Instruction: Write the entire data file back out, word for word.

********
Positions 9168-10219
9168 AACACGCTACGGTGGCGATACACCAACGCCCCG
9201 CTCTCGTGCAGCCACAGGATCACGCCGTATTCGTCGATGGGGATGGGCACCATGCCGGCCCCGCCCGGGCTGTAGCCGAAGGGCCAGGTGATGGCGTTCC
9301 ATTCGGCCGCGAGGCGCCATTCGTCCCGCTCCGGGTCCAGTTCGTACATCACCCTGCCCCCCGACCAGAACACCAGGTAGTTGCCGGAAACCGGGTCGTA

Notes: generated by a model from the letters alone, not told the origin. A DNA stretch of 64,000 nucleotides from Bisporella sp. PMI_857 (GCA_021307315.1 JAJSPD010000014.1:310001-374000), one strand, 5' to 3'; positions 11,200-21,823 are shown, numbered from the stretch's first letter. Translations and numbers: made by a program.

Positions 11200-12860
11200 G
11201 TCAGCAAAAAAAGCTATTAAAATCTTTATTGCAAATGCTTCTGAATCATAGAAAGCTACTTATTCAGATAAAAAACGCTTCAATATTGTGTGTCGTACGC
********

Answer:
Positions 9168-10219
9168 AACACGCTACGGTGGCGATACACCAACGCCCCG
9201 CTCTCGTGCAGCCACAGGATCACGCCGTATTCGTCGATGGGGATGGGCACCATGCCGGCCCCGCCCGGGCTGTAGCCGAAGGGCCAGGTGATGGCGTTCC
9301 ATTCGGCCGCGAGGCGCCATTCGTCCCGCTCCGGGTCCAGTTCGTACATCACCCTGCCCCCCGACCAGAACACCAGGTAGTTGCCGGAAACCGGGTCGTA

Notes: generated by a model from the letters alone, not told the origin. A DNA stretch of 64,000 nucleotides from Bisporella sp. PMI_857 (GCA_021307315.1 JAJSPD010000014.1:310001-374000), one strand, 5' to 3'; positions 11,200-21,823 are shown, numbered from the stretch's first letter. Translations and numbers: made by a program.

Positions 11200-12860
11200 G
11201 TCAGCAAAAAAAGCTATTAAAATCTTTATTGCAAATGCTTCTGAATCATAGAAAGCTACTTATTCAGATAAAAAACGCTTCAATATTGTGTGTCGTACGC